[arm-allstar] FOB 48KHz Aliases and spurs
sam.nabkey at gmail.com
Fri Apr 8 14:33:21 EST 2016
No serious repeater user uses ham transceivers with data Jacks and mic
A good quality purpose built Uri type interface is all I would use.
Unless you like to putz with filters and mess with it? Or make the
On Apr 8, 2016 15:28, "David McGough via arm-allstar" <
arm-allstar at hamvoip.org> wrote:
> A simple RC 2nd order passive filter is probably adequate and should
> provide 12db/octave rolloff. The main drawback with a passive filter is
> insertion loss, which is why active designs that provide gain to
> compensate, combined with higher order filters, are popular.
> Here is a website with some on-line design tools:
> 2nd order filter design:
> Many other general purpose tools:
> If anyone is interested, a 192KHz/24bit sound card (something like:
> http://www.ebay.com/itm/131767155488 ) could be used to build a
> high-resolution audio spectrum analyzer to "test" the lower sample rate
> (48KHz) USB FOB. Some typical software for this type of application is
> found here: http://www.qsl.net/dl4yhf/spectra1.html
> Anyhow, if you're using a mic-input on your transmitter, and even most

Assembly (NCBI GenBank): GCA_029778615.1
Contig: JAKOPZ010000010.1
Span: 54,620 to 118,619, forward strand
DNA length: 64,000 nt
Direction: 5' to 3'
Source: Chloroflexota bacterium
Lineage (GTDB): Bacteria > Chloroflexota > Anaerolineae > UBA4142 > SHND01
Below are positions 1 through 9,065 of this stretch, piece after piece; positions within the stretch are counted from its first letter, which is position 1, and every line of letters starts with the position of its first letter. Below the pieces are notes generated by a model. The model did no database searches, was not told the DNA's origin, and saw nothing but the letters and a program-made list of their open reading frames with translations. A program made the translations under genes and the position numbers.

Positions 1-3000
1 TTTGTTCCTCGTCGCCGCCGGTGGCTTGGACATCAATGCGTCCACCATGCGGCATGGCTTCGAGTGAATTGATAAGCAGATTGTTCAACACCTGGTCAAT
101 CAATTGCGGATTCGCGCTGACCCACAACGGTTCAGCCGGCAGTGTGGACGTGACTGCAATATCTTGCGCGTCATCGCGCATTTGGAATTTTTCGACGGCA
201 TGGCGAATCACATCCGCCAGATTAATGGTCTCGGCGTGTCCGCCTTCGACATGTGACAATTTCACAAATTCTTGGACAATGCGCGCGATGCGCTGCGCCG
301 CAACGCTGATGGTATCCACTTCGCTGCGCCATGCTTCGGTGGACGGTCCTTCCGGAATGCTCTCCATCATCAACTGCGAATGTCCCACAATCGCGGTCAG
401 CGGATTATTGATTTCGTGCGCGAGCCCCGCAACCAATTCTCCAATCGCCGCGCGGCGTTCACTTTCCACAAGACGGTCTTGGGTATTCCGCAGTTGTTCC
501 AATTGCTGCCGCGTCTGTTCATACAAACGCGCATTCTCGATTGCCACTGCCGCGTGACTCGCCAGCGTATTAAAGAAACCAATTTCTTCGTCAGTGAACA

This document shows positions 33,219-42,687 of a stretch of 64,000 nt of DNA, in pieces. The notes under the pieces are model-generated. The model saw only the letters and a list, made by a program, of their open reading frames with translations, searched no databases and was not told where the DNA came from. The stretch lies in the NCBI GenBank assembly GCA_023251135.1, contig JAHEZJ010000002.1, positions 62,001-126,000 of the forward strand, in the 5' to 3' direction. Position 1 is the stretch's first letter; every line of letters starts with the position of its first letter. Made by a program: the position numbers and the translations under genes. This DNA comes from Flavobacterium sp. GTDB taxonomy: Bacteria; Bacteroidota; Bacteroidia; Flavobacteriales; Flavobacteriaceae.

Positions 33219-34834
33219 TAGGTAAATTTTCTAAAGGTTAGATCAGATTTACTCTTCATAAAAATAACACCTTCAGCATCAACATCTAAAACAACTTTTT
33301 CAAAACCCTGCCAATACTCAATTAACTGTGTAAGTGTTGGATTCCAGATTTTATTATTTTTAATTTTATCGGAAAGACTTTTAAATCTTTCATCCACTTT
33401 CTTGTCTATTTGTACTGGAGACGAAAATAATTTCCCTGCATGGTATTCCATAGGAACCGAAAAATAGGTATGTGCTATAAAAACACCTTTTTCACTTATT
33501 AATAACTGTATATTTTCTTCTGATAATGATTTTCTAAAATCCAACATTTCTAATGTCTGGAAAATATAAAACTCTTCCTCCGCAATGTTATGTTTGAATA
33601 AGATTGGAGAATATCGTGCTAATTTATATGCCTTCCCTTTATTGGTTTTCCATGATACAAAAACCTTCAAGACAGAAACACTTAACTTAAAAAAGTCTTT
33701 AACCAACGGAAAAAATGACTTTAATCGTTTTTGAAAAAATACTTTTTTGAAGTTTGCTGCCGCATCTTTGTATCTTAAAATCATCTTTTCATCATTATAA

> high-speed MODEM inputs, the transmitter frequency response is well below
> 20KHz, and DAC Aliases are not of concern. HOWEVER, if you were to place
> an unfiltered FOB directly behind an old GE Mastr II exciter, you
> might have spurs thru the entire ham band and into the business band!!!
> So, the key here is to know your radio hardware--or, add a filter and
> eliminate all concerns.
> 73, David KB4FXC
> On Fri, 8 Apr 2016, Ken via arm-allstar wrote:
> > The response cutoff issue on the FOBS is probably a non-issue for most.
> > Check it with a scope if you think it is a problem and put a non active
> > filter whihc should be fine for 48Khz especially with the rolloff of the
> > radio, etc.
> > 73 Doug
> > WA3DSP
> > I agree that the 48 kHz would only be a problem in specific cases, where
> > modulation was introduced directly into the frequency control circuit.
> > For the vast majority - using standard audio inputs - it's no problem.
> > I would point out that a simple RC filter has 20 dB per decade roll-off.
> > With (for example) a 4.8 kHz corner frequency, the response would be down
> > only 20 dB at 48 kHz. That is nowhere near enough for the case where you
> > are injecting directly.
> > Regards
> > Ken
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